How to Use the Gift of Pentecost

By Susan K. Smith 5-18-2015 | Series:
schankz / Shutterstock.com
schankz / Shutterstock.com

The late beloved Rev. Gardner Taylor said, “our faith was born in the midst of a world of turmoil.” Indeed that is true. From the beginning, the people God made had a hard time getting along with each other, loving each other, providing for, and insisting upon justice for each other. From the beginning, there was always an “us” and a “them,” in spite of One God who made us all. For those who wrestle with the question of the goodness and ultimate power of God, the inability of God’s people to live in authentic and loving relationship with each other seems puzzling. Why doesn’t, or why hasn’t, God just “fixed” the hearts, minds, and spirits of the people whom God created?

While we will never know the answers to those questions, we have at our disposal and for our use the power of the Holy Spirit, which can and does convert us from our most base to being who and what God has always wanted us to be.

The issue isn’t that God does not have power; the issue seems to be more that we do not use the power that God gave to us. While we profess to love God and God’s son Jesus, we are all too ready to dismiss what God gave us in, with, and through the life, death, burial, and resurrection of Jesus. While we say we are Christian, we bypass too often the words of Jesus and latch onto other parts of the Bible, most often the words of Paul. While Paul’s writings have their own power, they do not have the power of Jesus’ words, nor do they carry with them the promise of the Holy Spirit, which does have the power to sustain and strengthen us.

The ingestion and digestion of Jesus’ words makes us fertile to receive and to use the Holy Spirit. It takes away our fear of not being accepted by peers and instead puts our eyes, hearts, and spirits in alignment with what Jesus asks. Whenever we do that, we see God work and move. We saw it with Dr. Martin Luther King, we saw it with Mother Teresa, we saw it with Dietrich Bonhoeffer, and we are seeing it with Pope Francis. God’s will, it seems, is to break through the situations that oppress people, but doing God’s will is often hard and dangerous. Thus, many of us opt out. We call ourselves Christian while we ignore the words of the Christ, who died that we might have life, and have it abundantly – no matter who we are.

A breakthrough act of the Holy Spirit today would be the biggest miracle ever, if that breakthrough made us lose our capacity to hate, discriminate, and oppress, and instead, work against economic, racial, sexual, and social oppression, not afraid of what it might cost us. It feels like people in the church, especially the younger people, are yearning for justice; they are yearning to see God in action. A recent report indicated that people are moving farther and father away from the traditional church and latching onto “non-traditional” settings. What people are wanting to do is to touch the ground, get their hands in the mud of life, and be participants in the spreading of justice for all people.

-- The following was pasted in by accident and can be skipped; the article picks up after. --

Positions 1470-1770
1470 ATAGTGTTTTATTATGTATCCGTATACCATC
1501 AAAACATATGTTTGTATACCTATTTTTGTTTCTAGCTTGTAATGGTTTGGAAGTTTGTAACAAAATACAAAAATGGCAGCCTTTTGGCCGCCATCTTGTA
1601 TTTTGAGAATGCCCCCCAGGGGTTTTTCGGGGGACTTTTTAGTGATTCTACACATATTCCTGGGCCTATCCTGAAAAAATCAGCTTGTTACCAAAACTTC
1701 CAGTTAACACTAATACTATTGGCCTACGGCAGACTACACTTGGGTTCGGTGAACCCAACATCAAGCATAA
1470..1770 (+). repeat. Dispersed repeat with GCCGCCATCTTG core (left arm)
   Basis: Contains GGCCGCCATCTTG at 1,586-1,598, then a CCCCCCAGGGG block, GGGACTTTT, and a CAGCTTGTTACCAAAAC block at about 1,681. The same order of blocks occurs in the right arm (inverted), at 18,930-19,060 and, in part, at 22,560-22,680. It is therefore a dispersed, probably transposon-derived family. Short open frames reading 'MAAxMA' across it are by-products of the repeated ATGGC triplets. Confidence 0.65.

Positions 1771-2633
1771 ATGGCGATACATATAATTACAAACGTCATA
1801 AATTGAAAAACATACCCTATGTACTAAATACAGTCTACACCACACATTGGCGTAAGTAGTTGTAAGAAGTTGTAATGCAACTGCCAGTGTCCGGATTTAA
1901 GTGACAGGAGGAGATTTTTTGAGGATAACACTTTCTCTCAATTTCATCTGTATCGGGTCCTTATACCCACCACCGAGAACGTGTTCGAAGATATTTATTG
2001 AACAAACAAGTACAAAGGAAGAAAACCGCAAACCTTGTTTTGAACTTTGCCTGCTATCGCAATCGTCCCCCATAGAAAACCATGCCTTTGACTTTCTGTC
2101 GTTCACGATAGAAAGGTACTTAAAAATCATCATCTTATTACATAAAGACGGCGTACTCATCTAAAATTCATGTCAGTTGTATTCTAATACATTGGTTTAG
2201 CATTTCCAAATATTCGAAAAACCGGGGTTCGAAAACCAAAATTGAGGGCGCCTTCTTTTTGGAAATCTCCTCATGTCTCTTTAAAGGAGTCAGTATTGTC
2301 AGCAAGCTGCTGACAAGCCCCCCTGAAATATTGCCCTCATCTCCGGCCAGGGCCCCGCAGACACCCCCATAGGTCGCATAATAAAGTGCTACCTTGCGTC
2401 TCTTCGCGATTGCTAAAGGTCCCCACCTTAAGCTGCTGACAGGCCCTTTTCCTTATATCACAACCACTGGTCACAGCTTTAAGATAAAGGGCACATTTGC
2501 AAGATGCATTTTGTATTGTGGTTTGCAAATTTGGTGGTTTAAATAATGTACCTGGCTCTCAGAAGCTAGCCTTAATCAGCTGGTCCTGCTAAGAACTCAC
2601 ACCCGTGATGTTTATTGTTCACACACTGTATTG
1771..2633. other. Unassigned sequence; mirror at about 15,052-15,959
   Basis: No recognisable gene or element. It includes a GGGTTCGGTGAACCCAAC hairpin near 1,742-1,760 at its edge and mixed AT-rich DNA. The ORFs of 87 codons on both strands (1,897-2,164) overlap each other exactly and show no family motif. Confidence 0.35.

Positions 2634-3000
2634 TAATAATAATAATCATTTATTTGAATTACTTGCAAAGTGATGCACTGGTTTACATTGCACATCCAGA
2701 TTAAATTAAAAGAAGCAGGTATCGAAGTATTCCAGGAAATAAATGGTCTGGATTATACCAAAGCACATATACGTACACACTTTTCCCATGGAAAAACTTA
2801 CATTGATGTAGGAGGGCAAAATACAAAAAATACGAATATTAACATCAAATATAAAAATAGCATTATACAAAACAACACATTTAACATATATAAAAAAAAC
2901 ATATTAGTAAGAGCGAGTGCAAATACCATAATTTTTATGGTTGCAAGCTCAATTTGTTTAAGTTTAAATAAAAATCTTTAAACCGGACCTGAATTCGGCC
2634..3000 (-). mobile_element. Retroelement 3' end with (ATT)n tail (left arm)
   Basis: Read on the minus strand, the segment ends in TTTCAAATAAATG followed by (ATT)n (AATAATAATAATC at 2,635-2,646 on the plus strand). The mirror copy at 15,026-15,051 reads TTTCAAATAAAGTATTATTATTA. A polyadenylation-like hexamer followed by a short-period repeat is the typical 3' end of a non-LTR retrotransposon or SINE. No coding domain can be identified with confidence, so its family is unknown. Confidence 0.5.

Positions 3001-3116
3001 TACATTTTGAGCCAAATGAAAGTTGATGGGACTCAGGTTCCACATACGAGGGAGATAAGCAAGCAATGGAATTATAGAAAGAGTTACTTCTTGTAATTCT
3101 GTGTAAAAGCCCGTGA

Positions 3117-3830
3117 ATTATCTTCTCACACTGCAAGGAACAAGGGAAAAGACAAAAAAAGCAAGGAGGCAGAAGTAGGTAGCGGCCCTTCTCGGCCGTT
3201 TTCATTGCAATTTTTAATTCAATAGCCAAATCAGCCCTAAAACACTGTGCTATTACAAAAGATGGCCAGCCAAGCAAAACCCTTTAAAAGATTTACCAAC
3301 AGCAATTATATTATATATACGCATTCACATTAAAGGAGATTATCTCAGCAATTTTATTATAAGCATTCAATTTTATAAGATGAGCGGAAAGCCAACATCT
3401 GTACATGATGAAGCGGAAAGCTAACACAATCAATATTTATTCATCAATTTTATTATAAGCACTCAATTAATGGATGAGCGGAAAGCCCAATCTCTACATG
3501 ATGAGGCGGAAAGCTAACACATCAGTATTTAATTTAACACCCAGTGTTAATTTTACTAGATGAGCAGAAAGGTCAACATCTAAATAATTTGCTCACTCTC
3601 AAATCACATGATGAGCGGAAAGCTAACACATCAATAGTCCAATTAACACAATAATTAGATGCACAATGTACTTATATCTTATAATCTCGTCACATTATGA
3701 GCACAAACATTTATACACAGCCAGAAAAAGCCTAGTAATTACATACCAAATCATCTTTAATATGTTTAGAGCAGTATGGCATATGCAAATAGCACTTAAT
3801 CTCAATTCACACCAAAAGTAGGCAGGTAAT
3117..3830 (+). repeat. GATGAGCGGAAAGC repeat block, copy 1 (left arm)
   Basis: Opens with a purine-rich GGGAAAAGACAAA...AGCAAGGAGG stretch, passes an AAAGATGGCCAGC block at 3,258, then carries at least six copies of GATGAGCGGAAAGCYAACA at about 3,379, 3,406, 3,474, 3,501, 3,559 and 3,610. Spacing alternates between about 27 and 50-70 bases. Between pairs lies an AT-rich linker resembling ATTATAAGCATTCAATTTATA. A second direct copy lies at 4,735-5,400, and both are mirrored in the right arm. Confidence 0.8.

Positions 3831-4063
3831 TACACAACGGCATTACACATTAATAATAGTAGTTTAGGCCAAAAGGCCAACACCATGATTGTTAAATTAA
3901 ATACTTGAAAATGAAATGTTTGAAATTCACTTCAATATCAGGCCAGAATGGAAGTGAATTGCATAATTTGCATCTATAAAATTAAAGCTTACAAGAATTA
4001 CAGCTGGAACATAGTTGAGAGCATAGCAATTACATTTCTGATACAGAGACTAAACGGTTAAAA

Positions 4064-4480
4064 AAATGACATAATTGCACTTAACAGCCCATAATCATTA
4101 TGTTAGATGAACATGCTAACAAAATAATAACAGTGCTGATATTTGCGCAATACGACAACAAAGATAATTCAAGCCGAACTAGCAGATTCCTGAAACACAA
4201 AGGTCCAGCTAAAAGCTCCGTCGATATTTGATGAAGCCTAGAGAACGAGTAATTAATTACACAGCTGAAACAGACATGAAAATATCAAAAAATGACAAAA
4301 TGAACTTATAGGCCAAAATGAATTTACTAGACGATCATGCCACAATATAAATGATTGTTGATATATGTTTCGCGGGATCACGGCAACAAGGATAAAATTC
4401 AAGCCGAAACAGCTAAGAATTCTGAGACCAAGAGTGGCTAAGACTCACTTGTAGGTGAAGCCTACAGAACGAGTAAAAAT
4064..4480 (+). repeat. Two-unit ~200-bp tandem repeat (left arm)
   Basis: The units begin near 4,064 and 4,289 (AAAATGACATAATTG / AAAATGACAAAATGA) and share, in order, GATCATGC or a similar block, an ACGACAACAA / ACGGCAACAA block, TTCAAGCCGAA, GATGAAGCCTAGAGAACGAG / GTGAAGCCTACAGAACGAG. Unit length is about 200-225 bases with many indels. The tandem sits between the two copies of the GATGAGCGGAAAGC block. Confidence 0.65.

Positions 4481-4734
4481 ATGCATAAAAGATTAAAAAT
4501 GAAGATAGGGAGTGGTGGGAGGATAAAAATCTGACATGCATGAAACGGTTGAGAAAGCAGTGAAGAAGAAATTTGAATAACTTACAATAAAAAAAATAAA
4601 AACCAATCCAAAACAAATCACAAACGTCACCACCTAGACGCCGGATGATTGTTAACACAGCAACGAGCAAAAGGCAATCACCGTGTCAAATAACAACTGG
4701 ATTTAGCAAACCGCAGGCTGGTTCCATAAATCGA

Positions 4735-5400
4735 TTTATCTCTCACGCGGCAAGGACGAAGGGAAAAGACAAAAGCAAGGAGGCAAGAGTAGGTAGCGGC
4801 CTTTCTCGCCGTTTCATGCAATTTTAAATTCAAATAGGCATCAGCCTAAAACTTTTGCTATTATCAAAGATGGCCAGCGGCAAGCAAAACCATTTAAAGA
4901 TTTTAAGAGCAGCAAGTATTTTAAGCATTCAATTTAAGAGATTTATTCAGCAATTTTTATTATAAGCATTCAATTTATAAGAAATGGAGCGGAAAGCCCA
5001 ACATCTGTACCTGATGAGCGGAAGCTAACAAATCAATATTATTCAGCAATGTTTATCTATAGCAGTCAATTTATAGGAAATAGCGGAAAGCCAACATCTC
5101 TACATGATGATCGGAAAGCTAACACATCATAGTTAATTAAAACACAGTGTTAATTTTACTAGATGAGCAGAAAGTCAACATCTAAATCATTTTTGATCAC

The church wrestles against powers and principalities as entities, just as individuals do. The pressure of the church to be a “successful” business supersedes the desire of many to do God’s work” of providing love and justice. The provision of the same just do not meld well with the business model.

And yet, were the church to lose its shackles of fear, were the church to become unafraid of dealing with the uncomfortable issues of our day, including racism but certainly not to the exclusion of the other pressing and painful, uncomfortable issues, the world would be revolutionized. Were the church to accept Jesus as Jesus is presented in the Bible, as a counter-culture rebel who worked against the Empire for the purpose of letting all God’s people know their worth, the world would be forever changed.

Susan Smith is former Gordon Cosby Seasoned Voices Fellow at the SpiritHouse Project, which works to stop racist crimes against African Americans and to build multicultural coalitions to contest racism.

Image:  / Shutterstock.com

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